District leaders insist they’re not just sitting on their hands. Projects have been bogged down in supply chain delays and staff vacancies have been difficult to fill. Changes in leadership have also taken a toll: Among the 25 largest districts, 16 have lost at least one superintendent during the pandemic.

While superintendent turnover might not change a district’s spending plan, it can have a “cascading impact,” said David Rosenberg, a partner at Education Resource Strategies, which advises districts on budget issues. 

Staff vacancies and burnout can drag down even the “highest-functioning and most stable district teams,” he said. “Layer in superintendent turnover and potential turnover at the level below them and the work gets even more complicated.”

Houston, which superintendent Millard House II has led for about a year, is one district experiencing such churn. 

Click here to view full chart.

Data Analysis

School Closures & ARP Spending in the Nation's 25 Largest School Districts

Date Fully Reopened % ARP Funds Spent

Sources: Georgetown University Edunomics Lab; 74 reporting

* Most recent state data indicated 0% spent, but the district said it's a "moving number."

Note: Relief fund data from the Edunomics Lab, confirmed by state and district figures, shows the extent to which districts sought reimbursement from the American Rescue Plan for funds spent as of Sept. 2. Districts also provided details on when they fully reopened five days a week in 2020-21.

August Hamilton, special assistant to House, said he’s grateful for the federal funds. But he doesn’t hold out much hope students will make rapid gains.

“I think we have to understand that you have first graders who never went to pre-K, never went to kindergarten — a first grader who’s now being asked to take a [state] test in 3rd grade,” he said. “That is going to be the challenge of this work. It’s a long time to have virtual instruction.”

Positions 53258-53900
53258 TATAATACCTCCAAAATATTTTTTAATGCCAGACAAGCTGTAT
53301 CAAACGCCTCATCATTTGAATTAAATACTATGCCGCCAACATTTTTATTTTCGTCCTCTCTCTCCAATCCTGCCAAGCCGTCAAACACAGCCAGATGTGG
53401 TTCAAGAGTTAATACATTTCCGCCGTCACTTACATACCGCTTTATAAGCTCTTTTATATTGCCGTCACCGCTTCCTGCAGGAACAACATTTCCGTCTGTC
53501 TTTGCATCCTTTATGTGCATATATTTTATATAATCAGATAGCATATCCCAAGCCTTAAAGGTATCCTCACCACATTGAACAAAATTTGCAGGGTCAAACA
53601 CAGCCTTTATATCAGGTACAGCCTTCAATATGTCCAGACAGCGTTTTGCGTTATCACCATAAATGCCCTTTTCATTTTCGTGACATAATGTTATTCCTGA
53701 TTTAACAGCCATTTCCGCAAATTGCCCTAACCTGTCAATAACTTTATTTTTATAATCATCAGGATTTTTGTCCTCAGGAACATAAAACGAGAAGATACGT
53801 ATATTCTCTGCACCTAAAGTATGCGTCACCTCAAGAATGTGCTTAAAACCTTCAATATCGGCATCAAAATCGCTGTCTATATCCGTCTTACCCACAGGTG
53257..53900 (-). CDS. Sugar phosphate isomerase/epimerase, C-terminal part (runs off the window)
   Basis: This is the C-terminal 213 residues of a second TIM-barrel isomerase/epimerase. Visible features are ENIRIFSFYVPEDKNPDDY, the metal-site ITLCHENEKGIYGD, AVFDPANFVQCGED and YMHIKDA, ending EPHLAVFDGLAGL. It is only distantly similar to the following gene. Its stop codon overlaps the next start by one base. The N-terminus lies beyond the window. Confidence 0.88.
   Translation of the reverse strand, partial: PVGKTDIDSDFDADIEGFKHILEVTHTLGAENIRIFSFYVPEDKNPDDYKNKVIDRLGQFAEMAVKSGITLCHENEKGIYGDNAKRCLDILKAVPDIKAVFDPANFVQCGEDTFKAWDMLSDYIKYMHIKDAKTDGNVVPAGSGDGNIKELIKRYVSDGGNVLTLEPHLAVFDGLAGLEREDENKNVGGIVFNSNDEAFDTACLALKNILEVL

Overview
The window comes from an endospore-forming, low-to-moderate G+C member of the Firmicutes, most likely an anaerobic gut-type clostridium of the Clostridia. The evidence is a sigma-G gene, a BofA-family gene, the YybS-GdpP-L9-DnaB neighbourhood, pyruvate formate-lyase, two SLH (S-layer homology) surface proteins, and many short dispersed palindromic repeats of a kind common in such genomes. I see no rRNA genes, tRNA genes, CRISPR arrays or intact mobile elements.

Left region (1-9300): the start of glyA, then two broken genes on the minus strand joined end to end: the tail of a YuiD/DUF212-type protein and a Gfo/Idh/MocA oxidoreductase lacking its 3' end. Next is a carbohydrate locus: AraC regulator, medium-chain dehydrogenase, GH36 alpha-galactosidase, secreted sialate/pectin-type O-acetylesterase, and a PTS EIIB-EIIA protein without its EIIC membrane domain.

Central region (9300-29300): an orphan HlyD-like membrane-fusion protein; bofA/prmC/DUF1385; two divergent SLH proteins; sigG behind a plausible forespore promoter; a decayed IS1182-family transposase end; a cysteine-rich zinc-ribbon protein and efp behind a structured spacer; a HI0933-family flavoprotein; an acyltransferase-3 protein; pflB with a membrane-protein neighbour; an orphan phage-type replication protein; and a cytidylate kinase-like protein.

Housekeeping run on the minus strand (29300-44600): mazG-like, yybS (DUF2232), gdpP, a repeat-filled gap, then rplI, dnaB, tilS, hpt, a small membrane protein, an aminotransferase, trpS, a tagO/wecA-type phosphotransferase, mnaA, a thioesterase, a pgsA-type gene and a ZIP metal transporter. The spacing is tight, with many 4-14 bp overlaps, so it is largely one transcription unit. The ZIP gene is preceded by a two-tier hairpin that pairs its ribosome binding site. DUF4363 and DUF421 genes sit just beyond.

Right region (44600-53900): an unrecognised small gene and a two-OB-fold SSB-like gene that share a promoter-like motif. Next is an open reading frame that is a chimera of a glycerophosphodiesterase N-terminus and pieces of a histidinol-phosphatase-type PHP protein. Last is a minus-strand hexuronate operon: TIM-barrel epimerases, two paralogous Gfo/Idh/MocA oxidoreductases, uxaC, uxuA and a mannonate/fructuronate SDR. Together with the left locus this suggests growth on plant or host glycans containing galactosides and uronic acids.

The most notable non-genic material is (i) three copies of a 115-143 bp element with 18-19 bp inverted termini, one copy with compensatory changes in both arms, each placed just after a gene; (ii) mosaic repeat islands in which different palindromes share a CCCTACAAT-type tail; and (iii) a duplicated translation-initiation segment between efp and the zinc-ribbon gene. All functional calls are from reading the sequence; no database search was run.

That’s one reason, he said, why the district moved $6.1 million in relief funds to aid the academic recovery of its neediest students this year. Officials said they no longer needed that money for masks and other COVID mitigation strategies.

‘Backfilling’ budgets

To pinpoint spending patterns, The 74 reviewed relief fund data from the Edunomics Lab and checked it against state figures. Districts provided details on when they fully reopened five days a week in 2020-21 — if they did. And the COVID-19 School Data Hub, led by Brown University economist Emily Oster, offered additional data on the extent to which districts remained open, closed or in hybrid mode.

Districts generally haven’t made it easy to track how the money is being spent. Some states, like California, publicly display how their districts are spending the 20% targeted specifically for learning loss. But most do not. 

New York state doesn’t post any information on relief fund spending. The Georgetown lab had to use a public records request to get any data, according to director Marguerite Roza. That showed that New York City, the nation’s largest school system, had spent none of its $4.8 billion. A spokesman for the district, which is tied up in litigation over its budget, declined to give an actual figure and called it a “moving number.” 

The halting pace ignores what researchers say is needed to lift performance in high-poverty districts that spent most of 2020-21 online. The authors of a May Harvard study said districts need to spend all of their American Rescue Plan funds on extra instruction to help students recover — not just the 20% the law requires. The longer they wait, the authors wrote, the greater the “implications for future earnings, racial equity and income inequality.”

Districts closed the longest have also seen the most enrollment loss. On average, enrollment in those districts has fallen by 4.4%, according to a separate analysis from the conservative American Enterprise Institute. Because state funding is tied to enrollment, some are now “backfilling” budgets with relief dollars to make up for the losses, said Roza. In fact, she expects spending to accelerate partly for that reason.